Consequently, we sought to explore antihypertensive medicines availability and likely control of BP, as well as the number of antihypertensive medicines prescribed and BP control, among hypertensive patients expected to be enrolled into the CCMDD program in South Africa.


  Methods Top


This study was part of an operational study evaluating pharmacists' interventions in the management of chronic hypertension among PHC facilities in South Africa. It included secondary data from one district in a rural province. This province was chosen since supply chain infrastructures are typically more challenging in rural settings, with patients in rural areas typically more reliant on PHC facilities. Only 50 of the 120 PHC facilities in the district were conveniently sampled due to operational challenges.[15] In this substudy, a retrospective observational and descriptive design was used to describe patients in the intervention group, with controlled BP as an outcome variable.

The 50 selected PHC facilities were listed alphabetically, with odd numbered facilities comprising the intervention group. The number of patients per facility was based on the availability of hypertensive patients on the data collection day. The intervention group comprised 55 hypertensive patients who completed the study with a 3-month interval between baseline and postintervention assessments.[15] For this substudy, data included patients' demographics, a record of antihypertensive medicines prescribed and collected, and recorded BP.[15] Only the intervention group was sampled for this sub-study because patients' data such as BP, and whether antihypertensive medicines were dispensed or not, were only captured for this group.

Data on BP recordings over the 3-month interval were subsequently available for only 44 of the 55 patients. Resting BP was measured by nurses using a digital automatic BP monitor or a sphygmomanometer.[2]

Data were captured into Microsoft Excel® spread sheets and exported to SAS® for analysis. BP was designated as controlled if systolic BP <140 mmHg and diastolic BP <90 mmHg.[16] Possible associations were explored using the odds ratio (OR) with 95% confidence interval (CI), and the Fisher's Exact test to determine statistical significance (P ≤ 0.05; 2-sided). While the sample size was not statistically powered to determine associations, given the burden of hypertension, and poor adherence and BP control in this region, we believe the results would highlight trends for further investigation.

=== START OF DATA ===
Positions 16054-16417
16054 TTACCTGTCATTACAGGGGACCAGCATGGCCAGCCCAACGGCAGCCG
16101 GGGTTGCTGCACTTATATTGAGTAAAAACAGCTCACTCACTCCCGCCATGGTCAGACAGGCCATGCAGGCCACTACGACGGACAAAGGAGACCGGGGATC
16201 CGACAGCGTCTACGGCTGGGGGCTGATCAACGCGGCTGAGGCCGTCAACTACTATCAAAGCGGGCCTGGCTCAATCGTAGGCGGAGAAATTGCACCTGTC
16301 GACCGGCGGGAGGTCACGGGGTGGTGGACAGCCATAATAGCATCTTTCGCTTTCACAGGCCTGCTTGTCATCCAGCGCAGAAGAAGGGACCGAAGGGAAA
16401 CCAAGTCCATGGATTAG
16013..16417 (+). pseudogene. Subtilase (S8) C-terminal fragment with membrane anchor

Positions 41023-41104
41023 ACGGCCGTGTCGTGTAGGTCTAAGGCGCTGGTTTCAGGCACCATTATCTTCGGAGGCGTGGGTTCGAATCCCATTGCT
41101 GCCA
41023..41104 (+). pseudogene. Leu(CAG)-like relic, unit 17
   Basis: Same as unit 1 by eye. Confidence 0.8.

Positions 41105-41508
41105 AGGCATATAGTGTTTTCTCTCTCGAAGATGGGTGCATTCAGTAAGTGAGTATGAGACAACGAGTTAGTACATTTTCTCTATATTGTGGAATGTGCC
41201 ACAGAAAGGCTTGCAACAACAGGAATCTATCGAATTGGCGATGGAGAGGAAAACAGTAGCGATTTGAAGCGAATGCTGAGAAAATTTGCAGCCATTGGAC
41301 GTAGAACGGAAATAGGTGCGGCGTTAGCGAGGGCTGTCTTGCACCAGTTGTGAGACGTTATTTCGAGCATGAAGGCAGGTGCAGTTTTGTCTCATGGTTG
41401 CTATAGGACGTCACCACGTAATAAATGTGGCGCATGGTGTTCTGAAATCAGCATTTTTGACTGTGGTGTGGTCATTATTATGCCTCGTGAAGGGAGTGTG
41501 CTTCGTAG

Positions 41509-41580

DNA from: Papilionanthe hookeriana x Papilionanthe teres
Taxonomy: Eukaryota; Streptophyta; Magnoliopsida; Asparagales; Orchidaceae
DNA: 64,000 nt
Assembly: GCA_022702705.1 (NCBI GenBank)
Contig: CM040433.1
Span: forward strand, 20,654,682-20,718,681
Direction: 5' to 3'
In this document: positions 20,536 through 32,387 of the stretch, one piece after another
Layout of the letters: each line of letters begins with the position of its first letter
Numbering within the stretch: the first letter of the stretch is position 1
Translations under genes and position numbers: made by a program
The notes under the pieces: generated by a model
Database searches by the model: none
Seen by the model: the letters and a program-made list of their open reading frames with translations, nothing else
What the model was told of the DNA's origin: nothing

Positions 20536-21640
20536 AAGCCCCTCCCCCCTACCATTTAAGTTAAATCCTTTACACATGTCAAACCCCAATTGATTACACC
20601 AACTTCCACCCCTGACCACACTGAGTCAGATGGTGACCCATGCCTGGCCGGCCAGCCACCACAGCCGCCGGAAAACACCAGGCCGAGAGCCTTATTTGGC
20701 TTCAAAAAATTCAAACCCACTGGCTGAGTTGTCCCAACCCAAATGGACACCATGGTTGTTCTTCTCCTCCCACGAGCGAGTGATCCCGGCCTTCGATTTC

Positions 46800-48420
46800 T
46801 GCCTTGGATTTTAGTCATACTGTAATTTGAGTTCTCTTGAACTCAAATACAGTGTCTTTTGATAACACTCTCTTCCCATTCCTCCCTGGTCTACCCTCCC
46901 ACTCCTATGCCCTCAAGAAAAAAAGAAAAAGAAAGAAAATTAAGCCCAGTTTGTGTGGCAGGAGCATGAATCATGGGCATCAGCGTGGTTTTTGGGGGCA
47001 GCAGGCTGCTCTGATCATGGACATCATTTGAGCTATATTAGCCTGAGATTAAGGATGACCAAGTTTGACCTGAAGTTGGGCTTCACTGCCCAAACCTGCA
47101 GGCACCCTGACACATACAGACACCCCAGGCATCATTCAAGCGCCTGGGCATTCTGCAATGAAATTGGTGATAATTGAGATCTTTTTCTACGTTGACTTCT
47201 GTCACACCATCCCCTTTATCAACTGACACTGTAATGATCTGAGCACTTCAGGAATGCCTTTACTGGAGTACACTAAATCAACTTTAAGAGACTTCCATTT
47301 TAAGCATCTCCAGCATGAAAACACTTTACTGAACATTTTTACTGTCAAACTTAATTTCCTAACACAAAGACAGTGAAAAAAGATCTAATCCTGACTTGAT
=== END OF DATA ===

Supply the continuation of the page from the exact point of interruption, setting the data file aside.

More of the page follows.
The Medunsa Research Ethics Committee of the University of Limpopo granted ethical clearance (MREC/H/27/2014:PG) and the Limpopo Department of Health gave permission to conduct the study. All patients provided written informed consent for participation.


  Results Top


Demographic data, antihypertensive medication, and BP control for 55 African patients are summarized in [Table 1].
Table 1: Patients' demographics, record of antihypertensive medication received and blood pressure recording (n=55)

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Two-thirds (67.2%) of patients received all their antihypertensive medicines during their monthly visits, 25.5% received some of their medicines, and in 7.2%, there was no record whether their medicines were dispensed or not. All patients were prescribed either one or more antihypertensive medicines from the South African PHC Standard Treatment Guidelines and Essential Medicines List, which included hydrochlorothiazide 25 mg, enalapril 20 mg, amlodipine 5 mg and/or atenolol 50 mg.[12]

BP was recorded in all 3 months of the study period for only 44 (80%) study patients [Table 1]. BP was referred to as being controlled or within target if this was within the agreed target range (systolic BP <140 mmHg and diastolic BP <90 mmHg) in all 3 consecutive months.[16] Ten (66.7%) of the 15 patients who had controlled BP received all their prescribed antihypertensive medicines while 75.9% with uncontrolled BP (n = 29) also received all their prescribed medicines [Table 2]. While these findings did not differ significantly (P = 0.720), patients with controlled BP were less likely to receive all their medicines compared to patients with uncontrolled BP (OR: 0.64; 95% CI: 0.16, 2.50).
Table 2: Association between prescribed antihypertensive medicines received and blood pressure control (n=44)

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While the stages of hypertension were not taken into consideration, nine (60.0%) of the 15 patients with controlled BP were on one antihypertensive medicine while only 20.7% of those with uncontrolled BP (n = 29) were on one antihypertensive medicine, which was significantly different (P = 0.017) [Table 3]. Patients with controlled BP were more likely to receive only one medicine compared to patients with uncontrolled BP (OR: 5.75; 95% CI: 1.46, 22.61).
Table 3: Association between the number of antihypertensive medicines prescribed and blood pressure control (n=44)

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  Discussion Top


While more than half of the patients received all their medicines during the 3-month study, it is a concern that some patients went home without one or all of their prescribed antihypertensive medicines [Table 1], similar to other studies in South Africa.[17],[18]

In addition to negatively impacting on morbidity and mortality, exacerbated by potential worsening of adherence rates, shortages of antihypertensive medicines can have an economic impact if patients have to subsequently purchase their medicines from private suppliers or hospitals are required to purchase medicines at higher mark-ups.[19],[20] Medicine shortages can also trigger frustration, anger, and a feeling of helplessness among patients, potentially further exacerbating their condition,[19] enhanced by increased defaulting on treatment.[21] Consequently, medicines availability and health care professional communication are key areas to address to improve patient satisfaction and care.[21] Failure to address nonavailability will defeat the government's efforts to improve accessibility and availability of medicines in PHC facilities[12] leading to poor BP control. Consequently, there is a need to improve medicine availability and stock control systems in South Africa, which is on-going.[12]